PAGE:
Since the Essential Phone was announced, the teal and copper “Ocean Depths” model has always stood out as the company’s boldest and by far most distinctive color scheme. Months and months of delays later, I wondered if anyone would actually care that it was finally being released — but that changed after seeing it in person.
I’ve seen and held a lot of phones over the last five years, and none has been quite like this. Essential’s Ocean Depths model radiates color. It’s bright and saturated in a surprising blue-green that makes it feel like some lost piece of treasure beside the cavalcade of black and white phones that make up so much of the market.
I don’t know why Essential spent so many months working on this, and I don’t know if it’ll all be worth it from a sales perspective. But from a design front, it was definitely worth the effort. If the phone’s full-screen, tiny-notched design was the first way Essential surprised and excited the tech world, this color scheme ought to be the second.
Essential produced a limited run of Ocean Depths phones and doesn’t plan to make any more of them. The run went on sale two weeks ago and has since sold out. That seems like a decent sign for a company that’s said to have sold fewer than 90,000 phones last year, though Essential didn’t announce how many Ocean Depths units were made.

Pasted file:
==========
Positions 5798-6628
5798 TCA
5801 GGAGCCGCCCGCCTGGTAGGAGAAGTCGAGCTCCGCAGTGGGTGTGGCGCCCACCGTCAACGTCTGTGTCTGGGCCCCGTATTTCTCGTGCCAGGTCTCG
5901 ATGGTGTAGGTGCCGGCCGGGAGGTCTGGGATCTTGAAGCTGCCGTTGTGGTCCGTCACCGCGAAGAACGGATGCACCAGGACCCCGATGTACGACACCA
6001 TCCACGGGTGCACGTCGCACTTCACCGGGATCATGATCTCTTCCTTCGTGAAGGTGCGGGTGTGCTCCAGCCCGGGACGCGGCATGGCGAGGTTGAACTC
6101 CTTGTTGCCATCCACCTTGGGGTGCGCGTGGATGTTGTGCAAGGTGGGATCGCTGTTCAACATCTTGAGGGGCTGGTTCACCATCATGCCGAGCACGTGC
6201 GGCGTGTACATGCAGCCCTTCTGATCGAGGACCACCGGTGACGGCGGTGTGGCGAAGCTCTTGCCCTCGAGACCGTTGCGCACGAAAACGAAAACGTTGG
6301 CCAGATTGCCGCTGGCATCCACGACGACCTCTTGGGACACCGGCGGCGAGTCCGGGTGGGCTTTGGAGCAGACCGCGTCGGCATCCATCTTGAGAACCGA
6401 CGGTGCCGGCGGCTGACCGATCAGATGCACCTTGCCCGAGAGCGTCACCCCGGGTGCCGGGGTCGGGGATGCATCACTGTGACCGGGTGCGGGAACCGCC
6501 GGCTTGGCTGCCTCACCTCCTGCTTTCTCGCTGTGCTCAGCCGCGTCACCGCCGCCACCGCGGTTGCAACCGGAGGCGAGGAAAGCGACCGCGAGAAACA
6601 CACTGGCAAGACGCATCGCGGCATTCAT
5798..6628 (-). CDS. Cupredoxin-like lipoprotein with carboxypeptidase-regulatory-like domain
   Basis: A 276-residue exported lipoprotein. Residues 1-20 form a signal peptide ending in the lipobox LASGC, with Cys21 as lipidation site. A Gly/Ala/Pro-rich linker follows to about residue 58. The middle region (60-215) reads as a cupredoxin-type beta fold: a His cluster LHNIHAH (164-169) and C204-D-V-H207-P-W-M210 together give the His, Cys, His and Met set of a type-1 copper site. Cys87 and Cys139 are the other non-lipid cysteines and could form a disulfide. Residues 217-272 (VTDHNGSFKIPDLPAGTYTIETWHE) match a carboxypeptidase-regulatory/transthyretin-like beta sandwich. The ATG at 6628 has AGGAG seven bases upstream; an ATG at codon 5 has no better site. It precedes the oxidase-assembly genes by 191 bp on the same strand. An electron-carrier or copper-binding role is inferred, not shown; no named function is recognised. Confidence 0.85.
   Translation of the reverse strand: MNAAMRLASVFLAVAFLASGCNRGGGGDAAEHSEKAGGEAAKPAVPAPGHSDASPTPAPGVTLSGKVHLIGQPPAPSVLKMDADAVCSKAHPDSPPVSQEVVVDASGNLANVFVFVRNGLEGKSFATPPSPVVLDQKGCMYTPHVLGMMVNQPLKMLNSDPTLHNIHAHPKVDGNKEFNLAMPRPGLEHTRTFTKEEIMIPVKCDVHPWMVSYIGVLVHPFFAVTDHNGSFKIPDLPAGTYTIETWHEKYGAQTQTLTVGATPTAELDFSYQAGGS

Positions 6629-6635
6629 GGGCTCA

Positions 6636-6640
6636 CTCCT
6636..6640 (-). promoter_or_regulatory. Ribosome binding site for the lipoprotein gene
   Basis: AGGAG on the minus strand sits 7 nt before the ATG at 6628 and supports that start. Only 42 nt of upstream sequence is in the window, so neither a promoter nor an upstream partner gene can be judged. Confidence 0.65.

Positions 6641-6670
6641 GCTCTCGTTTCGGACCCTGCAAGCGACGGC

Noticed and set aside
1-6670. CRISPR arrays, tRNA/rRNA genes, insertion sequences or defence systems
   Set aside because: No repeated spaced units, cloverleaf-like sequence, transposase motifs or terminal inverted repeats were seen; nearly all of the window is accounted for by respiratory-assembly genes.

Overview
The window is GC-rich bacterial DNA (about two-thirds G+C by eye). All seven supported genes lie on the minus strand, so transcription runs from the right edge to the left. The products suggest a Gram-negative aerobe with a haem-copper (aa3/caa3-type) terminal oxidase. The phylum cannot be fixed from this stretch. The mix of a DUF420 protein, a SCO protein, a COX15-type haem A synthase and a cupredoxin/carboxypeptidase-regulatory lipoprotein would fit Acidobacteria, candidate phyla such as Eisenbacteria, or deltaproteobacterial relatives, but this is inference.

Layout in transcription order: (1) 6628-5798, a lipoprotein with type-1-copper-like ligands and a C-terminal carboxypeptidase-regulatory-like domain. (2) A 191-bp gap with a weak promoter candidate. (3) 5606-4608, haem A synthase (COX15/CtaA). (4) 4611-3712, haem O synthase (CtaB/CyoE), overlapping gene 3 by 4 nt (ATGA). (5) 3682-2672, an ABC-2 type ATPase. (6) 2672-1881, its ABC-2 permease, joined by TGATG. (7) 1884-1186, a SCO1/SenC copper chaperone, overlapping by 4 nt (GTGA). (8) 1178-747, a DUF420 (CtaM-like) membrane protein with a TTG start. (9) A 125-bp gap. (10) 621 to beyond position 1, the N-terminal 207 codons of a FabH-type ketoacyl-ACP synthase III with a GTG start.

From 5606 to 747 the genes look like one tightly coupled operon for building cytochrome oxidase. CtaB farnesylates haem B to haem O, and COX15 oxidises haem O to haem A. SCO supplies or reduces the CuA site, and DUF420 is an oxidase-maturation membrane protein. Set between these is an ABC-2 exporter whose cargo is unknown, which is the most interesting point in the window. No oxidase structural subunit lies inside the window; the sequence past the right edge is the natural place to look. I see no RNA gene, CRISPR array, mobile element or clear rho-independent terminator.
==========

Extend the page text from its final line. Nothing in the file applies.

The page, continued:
Alongside the Ocean Depths model, Essential also put on sale two other limited edition phones: Copper Black, which has a glossy black back and a copper trim, and Stellar Gray, which has a matte black back and a matte gray trim. It also introduced another new model, Halo Gray, which is exclusive to Amazon and won’t be a limited edition. That model has a matte black back and the same titanium rails used on Essential’s white model.
Copper Black looks good, thanks to its shining and contrasty copper edges, but it doesn’t stand out nearly as much as Ocean Depths. Stellar Gray is a nice surprise though — the matte back is easier to grip, and the darker edges give the phone a stark, monolithic look (it resembles Google’s black Pixel 2 a bit). Neither of those have yet to sell out. Amazon’s model is the least distinctive, though there’s kind of an iPhone 4 vibe to it when you look at the antenna gaps on the sides.
A word of warning, though: I saw a faint scratch on one of the matte black models at Essential’s Mobile World Congress booth. Trade shows aren’t kind to phones, but the finish does seem more likely to be scuffed.
It’s been six months since the Essential Phone was first released, and it very much remains a work in progress. On top of the new colors, Essential has spent the past several months refining the camera, testing an update to Oreo, and fixing bugs.
The phone is in a better place now than when it was released, but it’s still an expensive, niche device. And meanwhile, Essential remains at work on a second phone, more accessories, and a smart home assistant. It’s not clear when any of these things are coming, nor what other surprises Essential has left to grab our attention. But Essential steadily seems to be working out the kinks that held back its debut hardware, and that should ultimately count for more than some new colors.